The scenery was extravagant, rugged mountains providing the dramatic surrounding, a lone aloe breaks the skyline to complete the scene. Three of the five species of aloe tree that occur in South Africa grow in the Richtersveld - the quiver tree (Aloidendron dichotomum), Pillan's quiver tree (A.pillansii), generally known as the 'baster kokerboom', and the maidens quiver tree(A.ramosissima).

Here an ancient Aloe pillansii stands tall and proud at Dragon's Black Mountain near Eksteenfontein.

(It's landscaping like these that entice the adventurous traveller, isolated and remote, the silence is deafening)
Our trusty steed for the trip provides a Sense of scale (bottom right) mountainous terrain, and ancient rocks offer companionship to these iconic aloes that stand guard over the wilderness.


(A GPS is critical it this tormented and vast wilderness, one wrong turn and you can find yourself in another world. The approach to the Tatasberg Pluton "Die Toon" ).
Before entering the enchanted forest of a thousand or more quivers, scattered amongst the arid desert landscape, you need to negotiate with the gatekeeper at Die Toon; we were escorted through these gates by dying and deceased Dichotomous. This scientific name has recently been changed to Aloidendron dichotomum, sounding more like the ancient dinosaurs that roamed these lands millions of years ago, somehow it seems befitting.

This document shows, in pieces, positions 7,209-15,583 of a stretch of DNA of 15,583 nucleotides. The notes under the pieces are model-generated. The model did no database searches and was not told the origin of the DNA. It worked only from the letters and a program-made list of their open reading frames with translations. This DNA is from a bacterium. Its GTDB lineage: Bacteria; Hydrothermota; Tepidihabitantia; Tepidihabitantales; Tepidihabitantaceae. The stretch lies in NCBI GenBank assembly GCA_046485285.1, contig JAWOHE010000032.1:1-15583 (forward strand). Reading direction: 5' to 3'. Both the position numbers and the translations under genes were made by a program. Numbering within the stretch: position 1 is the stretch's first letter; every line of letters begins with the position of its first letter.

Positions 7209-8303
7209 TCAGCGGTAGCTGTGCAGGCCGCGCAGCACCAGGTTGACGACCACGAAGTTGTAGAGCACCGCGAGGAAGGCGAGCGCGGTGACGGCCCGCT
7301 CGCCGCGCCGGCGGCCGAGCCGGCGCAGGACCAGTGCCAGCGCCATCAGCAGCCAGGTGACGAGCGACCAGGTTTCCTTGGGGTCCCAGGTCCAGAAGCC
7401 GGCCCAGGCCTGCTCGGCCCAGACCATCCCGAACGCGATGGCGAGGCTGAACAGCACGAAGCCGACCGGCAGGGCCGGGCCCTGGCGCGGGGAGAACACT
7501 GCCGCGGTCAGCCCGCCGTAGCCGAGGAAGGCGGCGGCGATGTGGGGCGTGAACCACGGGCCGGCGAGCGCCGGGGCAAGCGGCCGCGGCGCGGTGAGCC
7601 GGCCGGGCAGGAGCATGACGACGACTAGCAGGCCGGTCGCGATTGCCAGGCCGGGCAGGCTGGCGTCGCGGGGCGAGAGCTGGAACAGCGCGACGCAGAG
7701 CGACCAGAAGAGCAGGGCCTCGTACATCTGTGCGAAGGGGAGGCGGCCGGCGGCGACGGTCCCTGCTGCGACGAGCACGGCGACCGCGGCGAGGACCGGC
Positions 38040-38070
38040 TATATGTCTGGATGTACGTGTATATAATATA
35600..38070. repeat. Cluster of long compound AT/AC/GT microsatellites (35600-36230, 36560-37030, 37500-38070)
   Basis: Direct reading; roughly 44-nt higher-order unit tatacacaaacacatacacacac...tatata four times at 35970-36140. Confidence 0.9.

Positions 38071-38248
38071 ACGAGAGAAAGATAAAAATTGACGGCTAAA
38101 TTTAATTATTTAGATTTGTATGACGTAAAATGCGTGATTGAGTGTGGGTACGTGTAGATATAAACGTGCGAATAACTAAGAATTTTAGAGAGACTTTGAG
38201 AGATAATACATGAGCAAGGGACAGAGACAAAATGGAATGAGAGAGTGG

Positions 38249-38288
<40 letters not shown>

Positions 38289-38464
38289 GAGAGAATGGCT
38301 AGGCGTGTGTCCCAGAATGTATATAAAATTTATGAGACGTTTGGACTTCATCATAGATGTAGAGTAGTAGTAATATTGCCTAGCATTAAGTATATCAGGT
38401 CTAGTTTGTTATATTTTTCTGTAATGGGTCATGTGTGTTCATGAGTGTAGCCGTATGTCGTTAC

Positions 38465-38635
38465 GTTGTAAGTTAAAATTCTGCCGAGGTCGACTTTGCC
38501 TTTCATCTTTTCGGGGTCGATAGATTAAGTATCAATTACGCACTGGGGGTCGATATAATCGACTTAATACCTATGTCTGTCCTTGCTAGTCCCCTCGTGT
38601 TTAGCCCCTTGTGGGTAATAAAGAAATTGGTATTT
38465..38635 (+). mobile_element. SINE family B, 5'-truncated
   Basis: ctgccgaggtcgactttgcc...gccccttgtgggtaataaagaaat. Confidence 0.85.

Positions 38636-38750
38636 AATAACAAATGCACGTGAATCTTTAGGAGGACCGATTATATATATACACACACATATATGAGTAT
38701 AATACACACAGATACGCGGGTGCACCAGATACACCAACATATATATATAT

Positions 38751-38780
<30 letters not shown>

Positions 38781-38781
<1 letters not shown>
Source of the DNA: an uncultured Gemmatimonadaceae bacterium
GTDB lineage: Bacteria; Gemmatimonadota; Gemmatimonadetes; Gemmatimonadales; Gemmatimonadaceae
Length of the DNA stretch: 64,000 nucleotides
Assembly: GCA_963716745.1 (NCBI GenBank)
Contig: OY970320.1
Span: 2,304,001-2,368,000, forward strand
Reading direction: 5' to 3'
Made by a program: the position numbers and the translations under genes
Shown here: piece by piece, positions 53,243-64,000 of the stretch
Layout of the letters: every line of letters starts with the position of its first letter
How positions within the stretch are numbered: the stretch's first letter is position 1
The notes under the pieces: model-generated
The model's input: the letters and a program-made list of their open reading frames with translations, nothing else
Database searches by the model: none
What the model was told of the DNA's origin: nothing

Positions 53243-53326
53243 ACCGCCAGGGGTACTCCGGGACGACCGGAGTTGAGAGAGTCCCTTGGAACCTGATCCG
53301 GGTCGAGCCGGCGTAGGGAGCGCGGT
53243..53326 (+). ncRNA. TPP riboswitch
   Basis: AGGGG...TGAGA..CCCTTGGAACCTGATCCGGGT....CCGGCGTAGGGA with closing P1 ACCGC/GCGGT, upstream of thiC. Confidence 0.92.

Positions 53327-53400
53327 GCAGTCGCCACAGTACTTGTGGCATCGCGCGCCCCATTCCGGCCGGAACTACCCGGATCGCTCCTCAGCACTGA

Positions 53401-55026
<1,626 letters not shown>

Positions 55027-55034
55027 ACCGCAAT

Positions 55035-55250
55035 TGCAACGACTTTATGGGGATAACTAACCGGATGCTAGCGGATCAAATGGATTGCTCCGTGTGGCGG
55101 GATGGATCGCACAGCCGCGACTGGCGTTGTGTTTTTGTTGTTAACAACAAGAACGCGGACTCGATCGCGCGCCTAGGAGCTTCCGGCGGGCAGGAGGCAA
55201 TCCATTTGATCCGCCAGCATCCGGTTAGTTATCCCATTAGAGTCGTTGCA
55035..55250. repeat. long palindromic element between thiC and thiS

Video: Day 3 in the Richtersveld.
(Leaving Richtersberg Camp Site, visiting Kokerboomkloof and Helshoogte Pass)





(A lone aloe breaks the scenery, majestic and proud, perfectly at home in a baron landscape)
Not the largest or the most handsome, but strategically placed in the rocky environment made for yet another great encounter


(A hostile environment, isolated and desolate "We went searching for nowhere and we were happy when we found nothing" )
After days of endless poor roads we got to stretch our legs a little, Namibian roads were by definition butter smooth, a welcome change and our chariot showed its appreciation.

(Another perfect Dichotomum comfortable and at home amongst the rocky desert environment )
Perfectly sculptured by nature, isolated in a boulder-strewn veld, pleading with us to stop and admire its presence, how could we drive past. We have visited the aloe tree forests of kokeboom's in the Richtersveld as well as Ganabos near Niewouldville, but Keetmanshoop remains on our list to enchant us.

(Stopping to admire this gigantic tree aloe as it towers over the boulder-strewn surroundings, appreciating the adversity and struggle for survival in this harsh environment )
The image above was taken with a 400 mm zoom lens, I regret the decision not to have trekked across the moonscape terrain to introduce myself.  

(Dusty dry road from Eksteenfontein, providing a gateway to this unique world known as the Richtersveld )
Have you taken the lonely, dusty road through Eksteenfontein and on to Kuboes, and then towards the Richtersveld?
Please share your experience with us the post below.